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10 Milestones in the Immigration of Latin Americans

How the US Hispanic population grew so large

Fidel Castro addresses Cuban people in 1959

Fidel Castro in Havana on March 22, 1959, less than a month after he was sworn in as prime minister of Cuba. — AP

1959-1968

The migration of Cubans and Dominicans to the United States accelerates sharply with increasing political and economic turmoil in their respective homelands. In the Dominican Republic, opposition to the brutal regime of Rafael Leónidas Trujillo reaches a fever pitch in the late 1950s, and he is assassinated in 1961. In Cuba, the rebel forces of Fidel Castro seize power in 1959, ousting the U.S.-backed dictatorship of Fulgencio Batista.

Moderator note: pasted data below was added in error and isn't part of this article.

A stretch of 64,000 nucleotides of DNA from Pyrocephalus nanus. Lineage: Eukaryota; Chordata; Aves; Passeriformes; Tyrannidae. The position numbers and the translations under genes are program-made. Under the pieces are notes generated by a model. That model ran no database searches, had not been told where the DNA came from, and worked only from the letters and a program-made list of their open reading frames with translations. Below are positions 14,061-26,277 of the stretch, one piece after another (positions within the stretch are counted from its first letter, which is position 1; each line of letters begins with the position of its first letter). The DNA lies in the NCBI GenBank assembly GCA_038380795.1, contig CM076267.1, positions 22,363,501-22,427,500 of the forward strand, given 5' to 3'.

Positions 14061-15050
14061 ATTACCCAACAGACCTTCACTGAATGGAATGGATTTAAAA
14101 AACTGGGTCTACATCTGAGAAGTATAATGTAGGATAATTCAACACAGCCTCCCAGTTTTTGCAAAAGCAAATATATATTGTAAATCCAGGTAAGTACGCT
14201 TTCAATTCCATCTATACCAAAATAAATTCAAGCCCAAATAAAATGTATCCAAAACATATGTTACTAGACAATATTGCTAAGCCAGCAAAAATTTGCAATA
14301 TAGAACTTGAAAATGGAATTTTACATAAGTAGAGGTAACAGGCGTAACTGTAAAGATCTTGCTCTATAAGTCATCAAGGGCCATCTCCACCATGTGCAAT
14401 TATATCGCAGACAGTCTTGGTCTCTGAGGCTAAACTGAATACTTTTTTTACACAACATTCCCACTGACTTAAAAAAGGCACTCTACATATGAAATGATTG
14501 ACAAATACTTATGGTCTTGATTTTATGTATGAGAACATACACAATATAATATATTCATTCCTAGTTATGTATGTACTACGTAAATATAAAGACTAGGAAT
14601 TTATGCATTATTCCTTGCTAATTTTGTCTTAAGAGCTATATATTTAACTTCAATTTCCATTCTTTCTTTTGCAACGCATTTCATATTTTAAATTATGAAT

The Cuban immigrants, leaving their homeland for political reasons, are mainly professionals from the middle and upper classes of the island. Many settle in Miami, making it a magnet for future Cuban and Latin American immigrants. Similarly, the Dominican immigrants tend to be better educated, and employed in better jobs, than those they leave behind.

Next: The 1965 Immigration and Naturalization Act >>

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